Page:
Dr. McDonald on the Next Step for Angiogenesis Inhibitors

Donald M. McDonald, MD, PhD
Published: Tuesday, Sep 13, 2011

Donald M. McDonald, MD, PhD, a professor in the Department of Anatomy and an investigator in the Cardiovascular Research Institute at the University of California, San Francisco Comprehensive Cancer Center, explains that in the early stages of treatment with angiogenesis inhibitors the sky was believed to be the limit.

It was believed that blocking angiogenesis could stop tumor growth and keep tumors in a dormant state. Some cancers see great benefit, but limitations have become evident, particularly in breast cancer. Overcoming the limitations of inhibiting angiogenesis will be the next research step to take.

Donald M. McDonald, MD, PhD, a professor in the Department of Anatomy and an investigator in the Cardiovascular Research Institute at the University of California, San Francisco Comprehensive Cancer Center, explains that in the early stages of treatment with angiogenesis inhibitors the sky was believed to be the limit.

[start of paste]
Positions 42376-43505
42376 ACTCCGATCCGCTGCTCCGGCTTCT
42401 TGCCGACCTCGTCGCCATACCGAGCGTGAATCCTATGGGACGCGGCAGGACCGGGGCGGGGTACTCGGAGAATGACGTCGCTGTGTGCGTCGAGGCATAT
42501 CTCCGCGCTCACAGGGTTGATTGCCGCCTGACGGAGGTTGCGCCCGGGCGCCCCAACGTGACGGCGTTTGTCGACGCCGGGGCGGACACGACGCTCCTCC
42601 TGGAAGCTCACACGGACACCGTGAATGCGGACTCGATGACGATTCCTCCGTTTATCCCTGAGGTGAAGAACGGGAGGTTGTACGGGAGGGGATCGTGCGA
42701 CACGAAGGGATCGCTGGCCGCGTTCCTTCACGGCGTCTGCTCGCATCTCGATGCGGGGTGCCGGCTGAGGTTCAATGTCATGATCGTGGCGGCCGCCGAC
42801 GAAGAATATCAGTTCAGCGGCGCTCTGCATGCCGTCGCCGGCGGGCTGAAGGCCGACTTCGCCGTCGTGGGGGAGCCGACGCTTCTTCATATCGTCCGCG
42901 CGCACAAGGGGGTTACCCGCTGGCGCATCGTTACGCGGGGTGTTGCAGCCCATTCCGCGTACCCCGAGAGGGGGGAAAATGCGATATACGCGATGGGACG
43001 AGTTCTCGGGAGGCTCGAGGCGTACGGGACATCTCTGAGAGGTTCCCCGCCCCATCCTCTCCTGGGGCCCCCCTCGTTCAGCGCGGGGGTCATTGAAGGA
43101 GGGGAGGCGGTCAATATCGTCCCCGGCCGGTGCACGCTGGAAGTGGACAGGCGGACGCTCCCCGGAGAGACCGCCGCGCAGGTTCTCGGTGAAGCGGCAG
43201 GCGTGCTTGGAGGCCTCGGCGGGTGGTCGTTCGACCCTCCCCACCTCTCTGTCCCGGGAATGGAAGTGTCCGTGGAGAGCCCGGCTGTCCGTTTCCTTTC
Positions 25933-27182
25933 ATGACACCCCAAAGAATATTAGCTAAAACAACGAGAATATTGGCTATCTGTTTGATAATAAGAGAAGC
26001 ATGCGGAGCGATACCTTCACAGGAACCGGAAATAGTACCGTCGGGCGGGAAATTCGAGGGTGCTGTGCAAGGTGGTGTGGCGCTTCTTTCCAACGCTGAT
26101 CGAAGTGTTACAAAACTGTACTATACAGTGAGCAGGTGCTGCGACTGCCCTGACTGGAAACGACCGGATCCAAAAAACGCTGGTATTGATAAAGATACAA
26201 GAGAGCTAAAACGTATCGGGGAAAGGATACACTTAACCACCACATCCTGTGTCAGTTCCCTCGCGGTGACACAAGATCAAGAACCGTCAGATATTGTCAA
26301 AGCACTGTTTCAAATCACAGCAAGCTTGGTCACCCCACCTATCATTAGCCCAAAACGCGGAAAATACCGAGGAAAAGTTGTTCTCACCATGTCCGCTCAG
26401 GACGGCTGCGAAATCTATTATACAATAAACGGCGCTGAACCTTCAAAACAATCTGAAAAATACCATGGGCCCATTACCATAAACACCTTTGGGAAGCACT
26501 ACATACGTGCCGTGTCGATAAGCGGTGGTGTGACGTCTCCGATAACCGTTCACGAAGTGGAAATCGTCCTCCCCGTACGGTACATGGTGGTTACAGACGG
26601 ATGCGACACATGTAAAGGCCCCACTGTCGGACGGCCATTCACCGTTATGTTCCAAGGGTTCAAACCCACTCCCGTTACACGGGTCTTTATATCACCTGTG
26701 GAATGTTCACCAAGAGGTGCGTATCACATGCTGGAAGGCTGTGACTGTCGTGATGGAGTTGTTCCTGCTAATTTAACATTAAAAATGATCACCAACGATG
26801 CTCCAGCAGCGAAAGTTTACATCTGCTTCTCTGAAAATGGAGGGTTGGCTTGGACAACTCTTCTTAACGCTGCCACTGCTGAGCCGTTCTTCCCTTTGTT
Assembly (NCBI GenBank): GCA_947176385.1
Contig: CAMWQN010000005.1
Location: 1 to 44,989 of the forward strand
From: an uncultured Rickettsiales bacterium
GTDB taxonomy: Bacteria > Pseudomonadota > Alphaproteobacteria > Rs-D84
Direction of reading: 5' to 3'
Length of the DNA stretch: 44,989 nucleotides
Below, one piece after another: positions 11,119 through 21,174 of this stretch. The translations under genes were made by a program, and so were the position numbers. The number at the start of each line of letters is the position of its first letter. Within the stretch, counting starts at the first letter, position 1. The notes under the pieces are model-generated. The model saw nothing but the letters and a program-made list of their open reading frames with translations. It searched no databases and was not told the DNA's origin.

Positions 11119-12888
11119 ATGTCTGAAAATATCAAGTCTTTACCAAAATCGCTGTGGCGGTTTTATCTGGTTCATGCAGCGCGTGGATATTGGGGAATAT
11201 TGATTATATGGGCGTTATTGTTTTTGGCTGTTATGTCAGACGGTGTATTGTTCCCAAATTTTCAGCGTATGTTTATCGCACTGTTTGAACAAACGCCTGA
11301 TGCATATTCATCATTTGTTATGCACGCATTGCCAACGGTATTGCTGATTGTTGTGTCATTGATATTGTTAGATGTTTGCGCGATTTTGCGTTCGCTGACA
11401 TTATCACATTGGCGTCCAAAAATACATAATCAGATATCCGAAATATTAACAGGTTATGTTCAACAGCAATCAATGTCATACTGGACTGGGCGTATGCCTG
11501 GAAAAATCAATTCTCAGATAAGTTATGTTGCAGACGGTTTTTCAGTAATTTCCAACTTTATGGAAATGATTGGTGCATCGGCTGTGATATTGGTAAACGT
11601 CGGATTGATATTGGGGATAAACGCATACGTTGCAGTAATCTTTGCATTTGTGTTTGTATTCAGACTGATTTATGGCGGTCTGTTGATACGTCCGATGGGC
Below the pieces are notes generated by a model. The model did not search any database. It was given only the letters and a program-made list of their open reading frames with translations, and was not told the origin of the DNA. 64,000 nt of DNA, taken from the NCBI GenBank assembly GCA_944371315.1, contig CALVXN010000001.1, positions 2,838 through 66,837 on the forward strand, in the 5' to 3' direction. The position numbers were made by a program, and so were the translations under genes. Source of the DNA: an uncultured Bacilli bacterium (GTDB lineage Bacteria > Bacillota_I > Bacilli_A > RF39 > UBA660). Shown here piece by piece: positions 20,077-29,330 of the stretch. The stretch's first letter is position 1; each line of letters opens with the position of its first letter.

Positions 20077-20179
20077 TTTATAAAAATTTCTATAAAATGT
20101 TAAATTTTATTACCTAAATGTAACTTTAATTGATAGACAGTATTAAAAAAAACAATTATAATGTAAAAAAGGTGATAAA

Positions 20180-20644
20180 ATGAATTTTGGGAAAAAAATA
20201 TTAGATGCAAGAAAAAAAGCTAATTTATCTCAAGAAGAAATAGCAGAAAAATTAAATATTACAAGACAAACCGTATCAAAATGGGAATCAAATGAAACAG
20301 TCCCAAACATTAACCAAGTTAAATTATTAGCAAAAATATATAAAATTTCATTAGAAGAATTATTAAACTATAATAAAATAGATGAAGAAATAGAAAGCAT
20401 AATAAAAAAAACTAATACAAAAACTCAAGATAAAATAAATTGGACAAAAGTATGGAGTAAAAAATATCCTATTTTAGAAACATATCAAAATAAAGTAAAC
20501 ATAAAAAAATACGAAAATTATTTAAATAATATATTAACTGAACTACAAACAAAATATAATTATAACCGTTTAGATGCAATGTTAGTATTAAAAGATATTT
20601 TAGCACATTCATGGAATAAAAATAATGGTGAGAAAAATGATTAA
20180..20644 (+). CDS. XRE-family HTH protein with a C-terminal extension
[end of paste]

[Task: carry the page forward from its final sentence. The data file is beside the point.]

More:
It was believed that blocking angiogenesis could stop tumor growth and keep tumors in a dormant state. Some cancers see great benefit, but limitations have become evident, particularly in breast cancer. Overcoming the limitations of inhibiting angiogenesis will be the next research step to take.


View Conference Coverage
Online CME Activities
TitleExpiration DateCME Credits
Community Practice Connections™: CDK4/6 Inhibitors With the Experts: The Role of Emerging Agents for the Management of Metastatic Breast CancerMay 30, 20182.0
Medical Crossfire®: Clinical Updates on PARP Inhibition and its Evolving Use in the Treatment of CancersMay 30, 20181.5
Publication Bottom Border
Border Publication
x